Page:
The voice of the visitor: how to make yourself heard

By Phoebe Wynne

Word of mouth is the way forward.  Consumers seem to be getting more cynical, becoming less and less likely to ‘fall for’ traditional marketing techniques.  So, how do you make yourself heard when the consumer's stopped listening?

One way is to start marketing their voice rather than your own.  According to recent ALVA data, word of mouth is increasingly influencing people’s choice of how to spend a day out, whilst the influence of PR and marketing has fallen.  In response, attractions have begun actively encouraging people to check in, tweet, or update their stories to maximise their word of mouth recommendations.

However, directly sharing consumer voices carries inherent risks: a tweet may be a complaint, an uploaded picture may be blurry, and a Snapchat story may not be a true reflection of an offer.  Attractions and destinations are tackling this challenge by actively encouraging visitor generated content before selecting the best responses for use in their marketing.  They get to show off the genuine appeal of their offering, but consumers don’t feel conned or brainwashed.

There are several attractions and destinations that have done this extremely well; you’ve probably seen their campaigns without even realising it. Remember that viral home video of a little girl squealing with excitement because her parents just told her they were going to Disneyland? You might have seen it on Facebook or Twitter, or even been sent it directly.  Well, that home video was actually part of a Disney marketing campaign.   In 2011 and 2012, Disneyworld and Disneyland used the promotional theme of ‘Let the Memories Begin’ to encourage visitors to share videos of their Disney memories, with the chance to be featured in a series of television adverts.  By using real life videos, Disney demonstrated the ‘magic’ of a trip to Disneyland using a real, ‘word-of-mouth’ method.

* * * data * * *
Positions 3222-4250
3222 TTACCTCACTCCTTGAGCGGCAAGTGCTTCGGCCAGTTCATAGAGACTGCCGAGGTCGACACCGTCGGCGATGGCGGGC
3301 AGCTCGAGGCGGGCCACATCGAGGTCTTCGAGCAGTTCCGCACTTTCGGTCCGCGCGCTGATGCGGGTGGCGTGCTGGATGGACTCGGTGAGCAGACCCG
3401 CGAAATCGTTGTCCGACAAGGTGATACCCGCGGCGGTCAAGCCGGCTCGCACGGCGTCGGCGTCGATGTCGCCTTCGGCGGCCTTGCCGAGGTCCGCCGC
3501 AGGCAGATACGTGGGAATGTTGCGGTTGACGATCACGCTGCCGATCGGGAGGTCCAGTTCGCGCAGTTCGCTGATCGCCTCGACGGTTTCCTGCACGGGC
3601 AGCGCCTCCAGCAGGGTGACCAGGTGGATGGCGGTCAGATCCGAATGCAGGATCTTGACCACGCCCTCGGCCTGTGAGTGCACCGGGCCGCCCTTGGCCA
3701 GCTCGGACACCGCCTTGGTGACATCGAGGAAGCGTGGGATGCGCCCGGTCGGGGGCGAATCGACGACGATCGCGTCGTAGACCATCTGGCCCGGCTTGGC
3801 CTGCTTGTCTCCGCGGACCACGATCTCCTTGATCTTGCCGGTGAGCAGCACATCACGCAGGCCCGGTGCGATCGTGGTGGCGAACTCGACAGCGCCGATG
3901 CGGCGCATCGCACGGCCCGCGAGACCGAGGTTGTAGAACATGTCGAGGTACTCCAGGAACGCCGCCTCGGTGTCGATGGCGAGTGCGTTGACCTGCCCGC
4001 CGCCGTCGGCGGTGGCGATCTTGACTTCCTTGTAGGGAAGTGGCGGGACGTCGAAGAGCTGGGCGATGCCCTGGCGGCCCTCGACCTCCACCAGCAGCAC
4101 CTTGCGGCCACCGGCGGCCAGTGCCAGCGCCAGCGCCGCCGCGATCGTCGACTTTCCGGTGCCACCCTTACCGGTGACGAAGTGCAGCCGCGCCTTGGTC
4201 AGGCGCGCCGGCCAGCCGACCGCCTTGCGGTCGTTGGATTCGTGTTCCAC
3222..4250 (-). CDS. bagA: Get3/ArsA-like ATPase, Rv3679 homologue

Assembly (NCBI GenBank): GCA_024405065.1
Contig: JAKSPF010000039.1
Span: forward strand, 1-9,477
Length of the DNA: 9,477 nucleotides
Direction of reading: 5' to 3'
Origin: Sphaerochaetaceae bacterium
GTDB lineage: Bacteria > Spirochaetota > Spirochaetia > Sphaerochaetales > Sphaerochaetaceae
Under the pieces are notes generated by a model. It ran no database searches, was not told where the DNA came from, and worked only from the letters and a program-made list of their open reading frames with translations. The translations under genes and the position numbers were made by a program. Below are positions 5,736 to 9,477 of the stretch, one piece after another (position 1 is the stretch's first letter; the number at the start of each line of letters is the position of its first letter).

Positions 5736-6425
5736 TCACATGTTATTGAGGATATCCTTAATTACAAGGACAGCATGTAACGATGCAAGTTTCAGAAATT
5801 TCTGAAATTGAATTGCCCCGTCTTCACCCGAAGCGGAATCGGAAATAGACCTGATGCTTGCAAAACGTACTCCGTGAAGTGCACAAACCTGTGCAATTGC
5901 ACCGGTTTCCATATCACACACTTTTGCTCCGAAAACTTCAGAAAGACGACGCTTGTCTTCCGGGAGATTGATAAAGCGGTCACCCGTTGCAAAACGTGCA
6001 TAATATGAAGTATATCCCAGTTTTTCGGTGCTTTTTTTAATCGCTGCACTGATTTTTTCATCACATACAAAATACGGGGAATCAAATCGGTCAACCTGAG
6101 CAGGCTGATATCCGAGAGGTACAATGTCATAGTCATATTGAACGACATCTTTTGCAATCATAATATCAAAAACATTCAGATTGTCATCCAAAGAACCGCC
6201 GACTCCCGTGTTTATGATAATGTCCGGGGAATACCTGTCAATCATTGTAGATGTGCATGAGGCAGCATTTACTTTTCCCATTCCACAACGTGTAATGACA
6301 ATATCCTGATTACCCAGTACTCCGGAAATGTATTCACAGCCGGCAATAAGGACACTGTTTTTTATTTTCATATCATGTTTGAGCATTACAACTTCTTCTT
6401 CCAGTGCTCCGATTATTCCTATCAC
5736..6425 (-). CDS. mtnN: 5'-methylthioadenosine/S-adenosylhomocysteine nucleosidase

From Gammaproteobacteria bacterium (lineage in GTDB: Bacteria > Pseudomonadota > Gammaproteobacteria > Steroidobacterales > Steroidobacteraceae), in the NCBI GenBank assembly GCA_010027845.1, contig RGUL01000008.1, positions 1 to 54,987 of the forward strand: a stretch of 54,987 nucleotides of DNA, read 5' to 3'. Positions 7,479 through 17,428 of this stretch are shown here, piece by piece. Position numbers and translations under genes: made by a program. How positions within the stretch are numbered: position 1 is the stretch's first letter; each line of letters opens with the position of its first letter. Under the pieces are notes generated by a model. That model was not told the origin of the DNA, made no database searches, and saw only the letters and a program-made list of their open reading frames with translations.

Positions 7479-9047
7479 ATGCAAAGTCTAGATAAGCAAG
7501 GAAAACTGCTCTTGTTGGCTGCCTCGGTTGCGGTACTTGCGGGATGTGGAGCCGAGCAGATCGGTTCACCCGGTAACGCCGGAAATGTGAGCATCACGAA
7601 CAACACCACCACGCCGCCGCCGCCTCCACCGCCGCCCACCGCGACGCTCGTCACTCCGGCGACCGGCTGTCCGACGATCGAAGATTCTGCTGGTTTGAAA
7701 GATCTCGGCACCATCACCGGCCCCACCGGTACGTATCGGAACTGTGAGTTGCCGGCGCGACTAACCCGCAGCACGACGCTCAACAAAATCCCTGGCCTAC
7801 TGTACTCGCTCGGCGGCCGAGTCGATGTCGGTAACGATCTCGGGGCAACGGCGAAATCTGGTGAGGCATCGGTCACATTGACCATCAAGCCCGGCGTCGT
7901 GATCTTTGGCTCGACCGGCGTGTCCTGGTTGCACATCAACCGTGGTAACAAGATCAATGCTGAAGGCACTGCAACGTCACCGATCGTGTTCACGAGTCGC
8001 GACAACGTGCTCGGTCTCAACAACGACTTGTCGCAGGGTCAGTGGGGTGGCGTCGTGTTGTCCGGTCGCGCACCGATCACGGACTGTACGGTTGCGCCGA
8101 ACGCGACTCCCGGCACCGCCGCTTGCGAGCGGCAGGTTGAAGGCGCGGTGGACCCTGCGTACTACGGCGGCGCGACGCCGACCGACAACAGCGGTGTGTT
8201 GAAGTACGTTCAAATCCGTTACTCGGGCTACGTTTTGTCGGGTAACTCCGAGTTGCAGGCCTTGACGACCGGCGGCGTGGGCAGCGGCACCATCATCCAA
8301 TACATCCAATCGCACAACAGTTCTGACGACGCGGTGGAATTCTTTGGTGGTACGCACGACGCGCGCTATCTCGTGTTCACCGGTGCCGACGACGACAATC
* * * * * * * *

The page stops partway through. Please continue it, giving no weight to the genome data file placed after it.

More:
Iceland’s tourism organisation ‘Promote Iceland’ has likewise used consumer generated content. Their 2010 ‘Inspired by Iceland’ campaign was created to combat a blow to their tourist industry after a volcanic eruption created safety concerns and negative publicity.  They set up a dedicated website featuring videos of famous Icelanders and live webcam streams from top tourist destinations, and the ‘Inspired by Iceland’ social media campaign was launched on Facebook, Twitter, Vimeo and Tumblr.  Icelanders were encouraged to post content portraying the country’s beautiful landscape and welcoming people to visit.  Within one day of the campaign launch, 27% of the population had shared content with overseas contacts. As a result, perceptions of Iceland improved and the number of tourist visits beat the annual forecast.

There’s a lot to learn from the wisdom of Disney and the creativity of Iceland; they used positive, consumer generated content to create sincere but effective marketing campaigns.  In a world where visitors are more inclined to believe the words of their peers, successful attractions will echo the voice of their visitors.

For more guidance on how to make yourself heard, drop us a line.

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